I don’t high five. Ironically, unironically, for charity, for fun…it’s just not something I enjoy doing. So when I ran up the staircase to the second floor of the AT&T Conference Center into human walls of outstretched hands, I didn’t know what to do. As I was sort of thrust along this path, I found my arms being pulled up and, next thing I knew, I was high fiving. Good, hard high fives. High fives with some muscle behind them. I was assimilating. There’s nothing less convincing than a fanboy denying his passion.
I don’t want to go into great detail about the 2013 Apple Distinguished Educator Institute for a few reasons: first and foremost, I don’t want to spoil any of the experience for the class of 2015, 2017, or beyond, and I don’t know how much is repeated from Institute to Institute. Secondly, Apple’s representatives asked us to keep quite a bit of what we saw and heard to ourselves for competitive reasons. Finally, telling you that I was able to speak one-on-one with FCPX’s product manager, the iBooks Author team, and members of the Apple design team sounds nice, but the experiences don’t translate well. It wasn’t about access or approval or even feeling a part of what Apple does; it was about solving problems, making things better, and becoming a part of the machinery that improves student experiences, especially as they relate to technology.
I will provide a general overview: it’s like Disney World for teacher-nerds. The days are packed with workshops and learning activities while the evenings tended to be driven by social and collective experiences. Every single workshop was valuable for me. I dove deep into FCPX, mastered iTunes U and iBooks Author, learned some of the magic behind iAd Producer, studied photography under Bill Frakes’ and Laura Heald’s tutelage, and improved my Keynote, GarageBand, iMovie, and Photoshop skills. The group activities were generally fun and occasionally illuminating, but I won’t be spoiling any surprises here.
So because I’m not going to write about projects, workshops, or special events (though I can reveal that I tried to start a rumor that Coldplay was going to play a set for us on the last night, but no one bit…ADEs are smart), I’m going to discuss people. I’ve never met more impressive people in one place. I can’t even begin to list the brilliant people I met, so…well, I guess I could. Why can’t I list some of the brilliant people I met?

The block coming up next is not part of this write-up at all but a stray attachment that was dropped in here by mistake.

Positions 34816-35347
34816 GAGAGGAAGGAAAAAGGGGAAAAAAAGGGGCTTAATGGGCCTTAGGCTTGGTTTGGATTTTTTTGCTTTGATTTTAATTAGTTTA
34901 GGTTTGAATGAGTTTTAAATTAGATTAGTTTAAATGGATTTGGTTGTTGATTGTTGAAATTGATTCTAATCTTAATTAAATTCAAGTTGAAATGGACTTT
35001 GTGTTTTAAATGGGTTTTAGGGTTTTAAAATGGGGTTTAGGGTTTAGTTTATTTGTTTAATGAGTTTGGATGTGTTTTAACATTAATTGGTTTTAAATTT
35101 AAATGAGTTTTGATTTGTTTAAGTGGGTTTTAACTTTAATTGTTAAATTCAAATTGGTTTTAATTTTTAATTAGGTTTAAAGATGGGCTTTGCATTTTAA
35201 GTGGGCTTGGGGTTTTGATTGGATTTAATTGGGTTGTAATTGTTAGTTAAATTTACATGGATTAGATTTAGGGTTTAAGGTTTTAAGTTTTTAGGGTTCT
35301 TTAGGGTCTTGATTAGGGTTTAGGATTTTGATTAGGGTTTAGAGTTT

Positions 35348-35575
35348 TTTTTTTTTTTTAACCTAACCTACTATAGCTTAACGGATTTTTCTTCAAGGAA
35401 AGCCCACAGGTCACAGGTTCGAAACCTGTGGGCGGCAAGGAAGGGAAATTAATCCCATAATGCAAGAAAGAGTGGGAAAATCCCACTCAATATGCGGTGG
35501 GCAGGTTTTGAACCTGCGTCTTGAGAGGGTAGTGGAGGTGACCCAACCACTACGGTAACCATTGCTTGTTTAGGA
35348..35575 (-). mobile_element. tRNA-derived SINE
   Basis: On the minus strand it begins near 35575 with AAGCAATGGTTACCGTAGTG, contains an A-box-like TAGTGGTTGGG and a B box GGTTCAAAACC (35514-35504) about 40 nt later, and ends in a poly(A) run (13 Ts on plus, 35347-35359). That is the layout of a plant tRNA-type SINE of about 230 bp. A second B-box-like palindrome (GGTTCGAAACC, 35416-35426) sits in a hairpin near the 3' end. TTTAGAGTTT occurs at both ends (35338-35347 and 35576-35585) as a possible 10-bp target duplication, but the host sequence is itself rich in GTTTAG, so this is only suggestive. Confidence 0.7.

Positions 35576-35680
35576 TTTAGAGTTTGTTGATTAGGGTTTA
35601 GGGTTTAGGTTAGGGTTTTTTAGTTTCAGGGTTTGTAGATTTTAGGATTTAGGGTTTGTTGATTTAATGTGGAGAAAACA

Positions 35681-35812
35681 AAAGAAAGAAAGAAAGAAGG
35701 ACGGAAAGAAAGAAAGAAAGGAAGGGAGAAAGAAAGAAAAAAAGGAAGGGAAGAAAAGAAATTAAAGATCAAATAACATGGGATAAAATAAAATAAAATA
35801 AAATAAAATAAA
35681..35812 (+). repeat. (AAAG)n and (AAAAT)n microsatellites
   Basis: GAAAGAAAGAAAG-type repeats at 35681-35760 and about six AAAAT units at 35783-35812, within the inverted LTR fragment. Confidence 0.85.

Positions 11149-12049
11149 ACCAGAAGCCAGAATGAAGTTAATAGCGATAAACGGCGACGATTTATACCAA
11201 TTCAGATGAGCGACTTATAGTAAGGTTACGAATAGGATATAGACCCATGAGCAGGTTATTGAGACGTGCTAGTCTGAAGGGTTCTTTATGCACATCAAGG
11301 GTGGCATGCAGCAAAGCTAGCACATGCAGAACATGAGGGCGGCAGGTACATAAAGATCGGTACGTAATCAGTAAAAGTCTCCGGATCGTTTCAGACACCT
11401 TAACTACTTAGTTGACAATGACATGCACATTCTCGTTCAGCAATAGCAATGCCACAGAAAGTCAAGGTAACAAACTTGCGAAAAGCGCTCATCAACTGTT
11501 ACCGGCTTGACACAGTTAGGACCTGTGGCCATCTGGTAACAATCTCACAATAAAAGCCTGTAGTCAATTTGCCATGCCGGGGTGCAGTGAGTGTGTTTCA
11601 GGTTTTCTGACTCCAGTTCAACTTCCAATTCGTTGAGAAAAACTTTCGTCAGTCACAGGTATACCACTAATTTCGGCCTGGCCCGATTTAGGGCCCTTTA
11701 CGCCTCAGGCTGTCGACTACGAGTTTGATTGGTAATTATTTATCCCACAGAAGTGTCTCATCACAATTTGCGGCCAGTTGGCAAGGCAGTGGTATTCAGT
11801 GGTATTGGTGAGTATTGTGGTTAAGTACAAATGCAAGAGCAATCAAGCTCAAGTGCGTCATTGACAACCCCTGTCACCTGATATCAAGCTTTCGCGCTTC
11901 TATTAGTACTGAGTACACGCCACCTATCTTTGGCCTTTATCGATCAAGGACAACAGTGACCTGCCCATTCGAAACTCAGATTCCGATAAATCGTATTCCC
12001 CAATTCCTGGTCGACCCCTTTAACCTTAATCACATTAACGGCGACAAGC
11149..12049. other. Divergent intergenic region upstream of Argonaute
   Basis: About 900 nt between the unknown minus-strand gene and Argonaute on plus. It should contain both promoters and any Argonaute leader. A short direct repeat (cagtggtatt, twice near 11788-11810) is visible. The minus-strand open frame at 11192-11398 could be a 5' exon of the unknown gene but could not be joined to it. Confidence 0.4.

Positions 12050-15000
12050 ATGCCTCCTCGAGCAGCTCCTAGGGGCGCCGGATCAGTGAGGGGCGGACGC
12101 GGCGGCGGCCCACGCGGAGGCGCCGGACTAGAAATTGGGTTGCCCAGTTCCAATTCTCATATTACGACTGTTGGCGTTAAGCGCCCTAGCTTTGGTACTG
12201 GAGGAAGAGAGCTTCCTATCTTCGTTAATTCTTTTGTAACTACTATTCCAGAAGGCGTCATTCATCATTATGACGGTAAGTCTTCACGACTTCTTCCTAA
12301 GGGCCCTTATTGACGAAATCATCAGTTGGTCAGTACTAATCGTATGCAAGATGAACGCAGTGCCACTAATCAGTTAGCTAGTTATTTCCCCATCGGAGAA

@ajmanx, @jcorripo – Tony and John delivered two incredible FCPX workshops. I accidentally found myself in the beginner session, but maybe not that surprisingly, I was still able to pick a few things up. So of course I signed up for session 2, which was equally edifying.
@kajkibak – First kid I met at summer camp. Arriving at the Institute is a little intimidating (how intimidating? I went and bought cigarettes so I would have a reason to go outside), since a lot of people know each other from earlier institutes or other events. I didn’t know anyone. And I hate making introductions with all my heart and soul, so once I started talking to Kaj, I was more or less finished for the day. I don’t think we saw each other again until the last night, which made it even more like the summer camp experience.
@reshanrichards – The man behind @explainevrything also plays bass, studies math, and gives thoughtful, funny presentations. He’s the equivalent of a jock in the land of ADEs, captain of the digital football team, but also one of the nicest people I encountered during the week.
@digitalroberto – Robert was in my PLN and provided me with project direction when I had none. My whole PLN was great: @mrhooker, @darthmacgoogle, @principaljrich, and @ipoddess were all smart, thoughtful, and incredibly helpful.
@misterkling – We met late into the trip, but that didn’t stop us from getting out of the compound with Carl Hooker and others. Kris was the only person who seemed to have no trouble following every instruction in the Advanced Keynote seminar, which impressed me to no end.
@shoewee – John and I are basically trying to carve out the same career in different parts of the country, so our time talking was really helpful for me. He also shared great wisdom with me: get the individual room upgrade. #nexttime
@stacecarter – Calm, funny, and patient. A good influence on us and always a pleasure to talk to.
@cordym – I’m not an energy guy, and there are times when I tense up in the face of high energy people. But Michelle was high energy in the best possible way: she had a good word for everyone, a great story of how she’s working through the challenges in her deployment, and a convivial approach to everything we did.
Other ADEs you should follow/talk to this year: @aquiamigo, @rebeccawildman, @shaylamsb, @dwmalone, @weberswords, @techchef4u, @whittmister, @_luisfperez, and anyone hashtagging #ADE2013, really.
Last word: they gave us all iPhone 8s, which won’t be released to the general public until 2015. They run iOS 9 (though you can also dual-boot into Android Fried Twinkie Burger). But I shouldn’t even be telling you that.